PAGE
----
Increasing the diversity of workforces has become an increasingly important goal – unique perspectives and backgrounds create a stronger and more creative environment. It has even been shown to increase profitability. Unfortunately, unconscious bias – regardless of intention – can often stop us from hiring in an inclusive way. It’s possible that we trick our fallible brains and use technology to increase diversity in the workplace.
What is unconscious bias?
First, let’s step back and talk about how subconscious bias works. In environments that focus on the care of children, many people may instinctively seek female applicants; in a workplace where security is the focus, many people unconsciously desire male workers. While we can consciously focus on being inclusive in our hiring, these unconscious beliefs will often lead us to interpret skills and strengths in different ways. What we will usually end up with is a workforce that represents who we think will do the best job, instead of one that could provide experience we didn’t even know we were missing. That’s how we end up with 4.5% of CEOs being named David, and only 4.1% of CEOs being female. (Unless you believe in the inherent merit of Davids). When we lament that we notice our staff is dominated by one gender or one race, we often assume that is simply the way it is, instead of seeing our part in creating that reality.
How Biases Shape our World
Take, for example, the case of orchestras. Before blind auditions started, between 5% and 10% of America’s symphony orchestras were female. The people heading up auditions believed they were looking for the best candidate and assumed that they were hiring on merit alone. But unconscious bias was at least partially to blame for the male-domination of this industry. When they listened to applicants playing without actually seeing what they looked like – a blind audition – the number of female musicians that progressed to the next round of auditions grew by 50%. Other cues had to be rooted out – they had to ask the applicants to remove their shoes before auditions, so they didn’t hear the sound of women’s heels – but now, about 30% of symphonies are women.
If blind auditions aren’t an option, how do the rest of us remove our unconscious bias and diversify our workplace? Perhaps with the use of technology.
Using technology to increase diversity in the workplace
The first step is to realize that unconscious bias isn’t easy to overcome. Just planning to avoid it isn’t enough. We require help. We need to assess our weaknesses and use technology to examine our current demographics . It’s only when you see the lack of diversity that you can seek to be more inclusive.
Next, we need to look at how we are posting jobs. The language we use will determine who we attract, but also, who we unconsciously exclude. Tech companies like Textio help us write job postings that don’t unconsciously bias one gender, for instance.
Adding video interviews is another way to increase the breadth of candidates who will apply. Minority applicants, for example, have shown an affinity for video interviews. The more diverse your population of applicants, the more likely you are to see diverse hires. You also want to consider the pictures and language on your website – do they reflect inclusivity? New hires are more likely to be attracted to a business that makes an effort to attract and represent them.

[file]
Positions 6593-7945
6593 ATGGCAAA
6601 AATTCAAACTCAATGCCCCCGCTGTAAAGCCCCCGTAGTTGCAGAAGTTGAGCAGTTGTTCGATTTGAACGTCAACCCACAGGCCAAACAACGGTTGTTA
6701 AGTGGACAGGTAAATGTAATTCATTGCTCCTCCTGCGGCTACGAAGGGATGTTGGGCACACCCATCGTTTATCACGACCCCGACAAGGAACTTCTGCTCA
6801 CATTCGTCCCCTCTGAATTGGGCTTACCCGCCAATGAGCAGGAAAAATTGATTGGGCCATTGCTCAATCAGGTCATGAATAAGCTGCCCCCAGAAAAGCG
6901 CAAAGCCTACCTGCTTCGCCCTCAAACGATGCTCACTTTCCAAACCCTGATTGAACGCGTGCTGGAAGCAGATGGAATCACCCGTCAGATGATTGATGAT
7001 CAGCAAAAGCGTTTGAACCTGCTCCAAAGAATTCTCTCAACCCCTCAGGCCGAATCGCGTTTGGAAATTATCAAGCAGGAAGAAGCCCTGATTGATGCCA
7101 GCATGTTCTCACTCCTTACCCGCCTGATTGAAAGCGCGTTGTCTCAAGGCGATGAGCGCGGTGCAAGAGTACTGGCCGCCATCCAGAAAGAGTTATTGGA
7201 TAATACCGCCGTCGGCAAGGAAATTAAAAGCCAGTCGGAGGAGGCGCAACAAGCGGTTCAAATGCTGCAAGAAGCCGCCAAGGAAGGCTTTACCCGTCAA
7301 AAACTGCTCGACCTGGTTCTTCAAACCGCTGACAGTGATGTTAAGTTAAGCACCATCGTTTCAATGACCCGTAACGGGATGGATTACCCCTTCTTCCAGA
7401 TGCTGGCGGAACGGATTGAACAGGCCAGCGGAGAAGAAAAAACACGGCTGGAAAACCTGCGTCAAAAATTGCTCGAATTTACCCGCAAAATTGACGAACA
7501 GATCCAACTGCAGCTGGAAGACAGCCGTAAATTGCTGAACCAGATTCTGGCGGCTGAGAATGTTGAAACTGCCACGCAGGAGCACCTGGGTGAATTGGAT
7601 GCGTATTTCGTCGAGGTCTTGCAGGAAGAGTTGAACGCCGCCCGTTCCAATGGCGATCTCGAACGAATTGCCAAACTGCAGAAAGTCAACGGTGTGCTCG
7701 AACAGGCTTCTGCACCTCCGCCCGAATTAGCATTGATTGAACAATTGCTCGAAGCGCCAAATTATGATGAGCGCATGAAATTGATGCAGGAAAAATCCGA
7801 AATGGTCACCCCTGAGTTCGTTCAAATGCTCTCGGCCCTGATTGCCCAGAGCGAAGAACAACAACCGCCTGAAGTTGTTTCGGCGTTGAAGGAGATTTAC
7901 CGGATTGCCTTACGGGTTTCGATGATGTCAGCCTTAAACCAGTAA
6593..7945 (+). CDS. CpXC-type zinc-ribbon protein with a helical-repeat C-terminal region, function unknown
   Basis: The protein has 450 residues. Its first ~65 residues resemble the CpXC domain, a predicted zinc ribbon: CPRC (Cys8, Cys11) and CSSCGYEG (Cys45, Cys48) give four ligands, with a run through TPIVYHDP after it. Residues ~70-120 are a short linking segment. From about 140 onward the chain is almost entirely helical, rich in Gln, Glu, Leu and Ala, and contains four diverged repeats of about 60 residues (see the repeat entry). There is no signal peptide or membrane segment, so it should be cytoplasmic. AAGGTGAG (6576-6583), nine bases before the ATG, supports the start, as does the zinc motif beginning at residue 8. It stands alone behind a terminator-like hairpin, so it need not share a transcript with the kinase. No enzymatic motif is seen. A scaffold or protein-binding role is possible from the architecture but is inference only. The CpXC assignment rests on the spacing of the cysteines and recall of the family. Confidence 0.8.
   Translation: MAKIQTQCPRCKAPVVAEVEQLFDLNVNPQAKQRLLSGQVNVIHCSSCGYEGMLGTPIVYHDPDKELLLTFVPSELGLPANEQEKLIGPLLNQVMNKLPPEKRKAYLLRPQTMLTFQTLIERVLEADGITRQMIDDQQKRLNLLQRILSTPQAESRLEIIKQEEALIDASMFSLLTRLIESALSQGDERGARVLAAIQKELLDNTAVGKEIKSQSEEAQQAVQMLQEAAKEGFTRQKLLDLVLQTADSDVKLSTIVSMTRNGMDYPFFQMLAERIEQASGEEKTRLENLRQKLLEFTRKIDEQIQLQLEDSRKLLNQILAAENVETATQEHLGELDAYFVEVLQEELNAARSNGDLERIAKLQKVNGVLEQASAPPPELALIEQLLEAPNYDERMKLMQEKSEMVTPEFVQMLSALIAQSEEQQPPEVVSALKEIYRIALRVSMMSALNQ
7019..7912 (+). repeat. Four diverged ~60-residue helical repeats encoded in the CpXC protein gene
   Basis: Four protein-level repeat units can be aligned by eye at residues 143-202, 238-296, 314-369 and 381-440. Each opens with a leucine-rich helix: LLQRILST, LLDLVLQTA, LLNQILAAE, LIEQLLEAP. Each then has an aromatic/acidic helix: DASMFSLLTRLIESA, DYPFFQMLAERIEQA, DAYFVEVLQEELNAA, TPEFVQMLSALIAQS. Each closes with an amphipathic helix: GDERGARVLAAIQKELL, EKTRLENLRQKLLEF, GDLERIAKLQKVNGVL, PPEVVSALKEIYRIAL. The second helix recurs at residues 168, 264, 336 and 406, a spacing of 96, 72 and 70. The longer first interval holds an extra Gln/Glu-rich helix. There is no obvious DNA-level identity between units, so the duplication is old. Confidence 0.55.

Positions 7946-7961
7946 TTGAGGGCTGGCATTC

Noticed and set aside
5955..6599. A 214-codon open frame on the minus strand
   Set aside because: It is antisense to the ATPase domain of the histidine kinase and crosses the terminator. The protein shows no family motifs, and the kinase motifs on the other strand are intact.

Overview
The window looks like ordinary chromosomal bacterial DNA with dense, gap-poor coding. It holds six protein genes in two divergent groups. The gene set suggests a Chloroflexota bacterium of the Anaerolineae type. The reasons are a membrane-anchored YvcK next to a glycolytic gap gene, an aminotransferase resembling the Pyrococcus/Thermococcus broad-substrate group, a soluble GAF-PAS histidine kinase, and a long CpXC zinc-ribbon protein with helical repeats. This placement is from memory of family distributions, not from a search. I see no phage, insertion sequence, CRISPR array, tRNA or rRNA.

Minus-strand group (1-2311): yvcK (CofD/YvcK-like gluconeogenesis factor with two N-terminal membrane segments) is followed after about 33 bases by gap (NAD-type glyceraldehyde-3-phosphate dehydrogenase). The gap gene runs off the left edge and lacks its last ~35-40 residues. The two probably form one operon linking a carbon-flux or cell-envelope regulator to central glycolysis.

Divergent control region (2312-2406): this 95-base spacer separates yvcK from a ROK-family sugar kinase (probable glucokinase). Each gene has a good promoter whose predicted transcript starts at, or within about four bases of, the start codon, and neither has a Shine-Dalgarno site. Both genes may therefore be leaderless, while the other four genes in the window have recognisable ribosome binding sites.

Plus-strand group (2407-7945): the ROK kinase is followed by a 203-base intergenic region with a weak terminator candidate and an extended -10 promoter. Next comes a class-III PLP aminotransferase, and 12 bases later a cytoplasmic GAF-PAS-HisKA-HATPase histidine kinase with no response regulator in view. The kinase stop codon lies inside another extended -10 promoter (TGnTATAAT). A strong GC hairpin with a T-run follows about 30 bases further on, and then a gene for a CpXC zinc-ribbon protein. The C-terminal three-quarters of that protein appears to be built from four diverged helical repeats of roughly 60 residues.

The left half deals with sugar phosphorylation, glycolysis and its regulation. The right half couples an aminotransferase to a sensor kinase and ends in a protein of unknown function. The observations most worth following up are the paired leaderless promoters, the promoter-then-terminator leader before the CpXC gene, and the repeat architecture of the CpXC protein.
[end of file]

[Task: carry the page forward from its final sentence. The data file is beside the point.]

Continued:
Wordcloud analysis is one technology solution that might provide help. Before human eyes ever use their bias to analyze someone’s suitability, this program scans resumes for keywords that best fit the job description. A manager would simply click on a chosen word and see the resumes that best fit that requirement. This helps us get past the first phase of bias, at least, where we scan which resumes to even look at.
Another option is a preliminary interview with a ChatBot. Applicants are notified that they are communicating with a robot and asked a series of questions that assess their suitability for the work. These questions can ask about company culture, or how an applicant solves problems. Reading the responses to these interview questions can give great insight into the suitability of a candidate, without involving bias based on age, gender, race or other factors.
Are Blind Auditions Possible?
Having technology help you remove names, date of birth, addresses, and any reference to gender from resumes can also help the process. Blendoor is such a company. They allow you to “swipe” on candidates like a dating app, but only using qualifications instead of personal identifiers. GayJumpers uses online surveys and quizzes to help create as close to a blind audition as possible for businesses, so they can assess talent without introducing bias.
The limits of technology
Of course, there are many non-tech aspects that need to be addressed as well. This includes creating inclusive benefits packages and training programs. You also have to be aware that humans design technology and pass some of their biases on. And at some point, the hiring process will require a human to be involved, biases and all. But technology can help you get started to a more diverse hiring process.
Diversity in the workplace has become such a talking point that people have lost perspective about what it means. Some people assume it is just about ticking some liberal boxes for good PR; yet others feel it actually bypasses merit. But the real reason to desire diversity in the workplace has to do with the unique perspectives, ideas and innovations that many backgrounds provides. Your company can only be as good as its workers. Productivity and profitability increase as those workers diverge. If everyone you hire sees the world the same way you do, your company will only be as strong as you are.
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